Photo: South African Airways
Last Wednesday (October 27th), South African Airways announced that it had received a further financial contribution to aid the South African government. This contribution was $ 640 million. These amounts add to the R 16.4 billion ($ 1 billion) the company has received since February.
All of these amounts are government contributions designed to help the state-owned company balance its cash and write off amounts of debt. It is planned to begin the full restructuring of SAA, which will require the company to reduce its mesh size and fleet size to adapt to the new reality.
A blunt plan will result in the SAA reducing 44 aircraft to just 6 and maintaining only 20% of its current staff. The return of several aircraft has already started, 33 aircraft have been returned to their lessors, leaving the SAA with 3 A319s, 1 A330s and 8 A340s.
As part of the restructuring plan, it is planned to increase the number of aircraft to 36 by the end of 2021. In addition, around 1,000 new employees who were laid off this year are expected to be hired.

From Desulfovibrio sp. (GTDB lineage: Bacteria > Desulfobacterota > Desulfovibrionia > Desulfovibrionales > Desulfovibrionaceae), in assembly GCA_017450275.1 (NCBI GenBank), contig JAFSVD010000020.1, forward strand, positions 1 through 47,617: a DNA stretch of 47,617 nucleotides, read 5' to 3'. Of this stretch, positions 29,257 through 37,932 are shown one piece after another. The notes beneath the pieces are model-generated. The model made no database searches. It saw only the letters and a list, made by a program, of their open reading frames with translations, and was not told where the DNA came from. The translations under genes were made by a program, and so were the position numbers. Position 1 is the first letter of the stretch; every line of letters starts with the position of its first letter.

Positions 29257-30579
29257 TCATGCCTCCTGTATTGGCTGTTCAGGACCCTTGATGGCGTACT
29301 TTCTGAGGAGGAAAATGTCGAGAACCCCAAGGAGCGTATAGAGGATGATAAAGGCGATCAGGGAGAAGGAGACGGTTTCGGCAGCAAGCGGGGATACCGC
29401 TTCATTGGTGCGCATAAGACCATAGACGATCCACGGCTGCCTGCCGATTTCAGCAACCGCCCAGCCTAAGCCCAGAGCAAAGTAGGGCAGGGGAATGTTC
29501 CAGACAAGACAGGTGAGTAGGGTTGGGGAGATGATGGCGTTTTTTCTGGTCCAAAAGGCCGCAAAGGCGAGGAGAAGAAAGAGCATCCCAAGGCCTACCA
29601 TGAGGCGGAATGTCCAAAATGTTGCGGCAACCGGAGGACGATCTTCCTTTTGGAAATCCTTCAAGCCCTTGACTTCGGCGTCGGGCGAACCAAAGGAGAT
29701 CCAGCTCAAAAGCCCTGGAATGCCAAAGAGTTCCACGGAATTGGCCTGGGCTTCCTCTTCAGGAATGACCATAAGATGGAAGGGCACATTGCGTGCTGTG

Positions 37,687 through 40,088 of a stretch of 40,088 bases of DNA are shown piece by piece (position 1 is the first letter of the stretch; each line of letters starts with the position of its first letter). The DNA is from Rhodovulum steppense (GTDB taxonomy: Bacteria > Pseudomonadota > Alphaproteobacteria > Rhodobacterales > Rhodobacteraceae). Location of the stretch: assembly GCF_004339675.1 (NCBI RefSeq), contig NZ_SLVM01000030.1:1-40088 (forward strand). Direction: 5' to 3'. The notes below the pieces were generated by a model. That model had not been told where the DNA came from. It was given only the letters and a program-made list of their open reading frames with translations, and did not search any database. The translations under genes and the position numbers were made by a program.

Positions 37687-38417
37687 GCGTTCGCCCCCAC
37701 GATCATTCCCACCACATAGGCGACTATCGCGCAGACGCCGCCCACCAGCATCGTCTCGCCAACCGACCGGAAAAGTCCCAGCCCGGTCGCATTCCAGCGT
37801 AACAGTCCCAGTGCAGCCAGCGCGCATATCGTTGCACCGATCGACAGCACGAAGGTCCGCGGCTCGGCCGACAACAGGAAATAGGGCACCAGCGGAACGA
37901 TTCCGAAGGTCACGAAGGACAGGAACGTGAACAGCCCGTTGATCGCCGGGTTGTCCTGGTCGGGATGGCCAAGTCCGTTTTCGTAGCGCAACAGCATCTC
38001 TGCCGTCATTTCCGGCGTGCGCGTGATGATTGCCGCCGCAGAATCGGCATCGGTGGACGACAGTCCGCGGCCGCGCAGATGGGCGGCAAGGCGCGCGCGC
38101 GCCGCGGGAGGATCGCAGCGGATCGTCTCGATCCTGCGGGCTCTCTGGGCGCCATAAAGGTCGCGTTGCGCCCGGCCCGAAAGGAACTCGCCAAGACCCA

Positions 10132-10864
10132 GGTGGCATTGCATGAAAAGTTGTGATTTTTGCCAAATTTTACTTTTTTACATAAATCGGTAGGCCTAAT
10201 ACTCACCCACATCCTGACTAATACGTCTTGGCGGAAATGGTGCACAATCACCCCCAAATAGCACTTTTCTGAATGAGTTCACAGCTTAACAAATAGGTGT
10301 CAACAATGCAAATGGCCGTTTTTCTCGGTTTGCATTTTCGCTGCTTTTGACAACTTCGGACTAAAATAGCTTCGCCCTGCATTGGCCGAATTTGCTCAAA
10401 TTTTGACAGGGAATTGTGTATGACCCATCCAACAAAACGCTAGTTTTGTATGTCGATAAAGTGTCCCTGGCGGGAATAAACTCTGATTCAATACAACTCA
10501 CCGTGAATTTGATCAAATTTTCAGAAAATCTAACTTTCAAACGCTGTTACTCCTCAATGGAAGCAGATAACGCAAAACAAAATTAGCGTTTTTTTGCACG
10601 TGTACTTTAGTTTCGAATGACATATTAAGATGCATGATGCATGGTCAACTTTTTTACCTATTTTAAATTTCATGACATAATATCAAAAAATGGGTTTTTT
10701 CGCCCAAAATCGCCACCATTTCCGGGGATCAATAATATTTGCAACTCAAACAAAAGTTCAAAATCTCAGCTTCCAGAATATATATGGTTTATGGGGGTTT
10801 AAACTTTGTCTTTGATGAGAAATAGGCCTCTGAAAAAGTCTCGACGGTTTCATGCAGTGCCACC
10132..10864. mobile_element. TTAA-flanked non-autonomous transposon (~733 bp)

Covid-19 wasn’t the main reason behind the SAA crisis. Before the pandemic spread around the world, the company had suffered continuous losses for 10 years. Under those years, there is an indictment by an organization called The Organization Undoing Tax Abuse (OUTA) indicating that there was a boycott of the SAA’s administration.
OUTA cites SAA as a “vanity project” and that managers “steal from the poor”. In a statement on the FlightGlobal website, the organization says the company’s rescue plan cannot be carried out.
“We are extremely concerned about the grant … to implement what we believe to be an impractical corporate bailout plan at SAA,” said Wayne Duvenage, chief executive. “We understand that debts have to be paid, but we cannot see more valuable tax revenues being wasted resuscitating a dying business,” added the executive.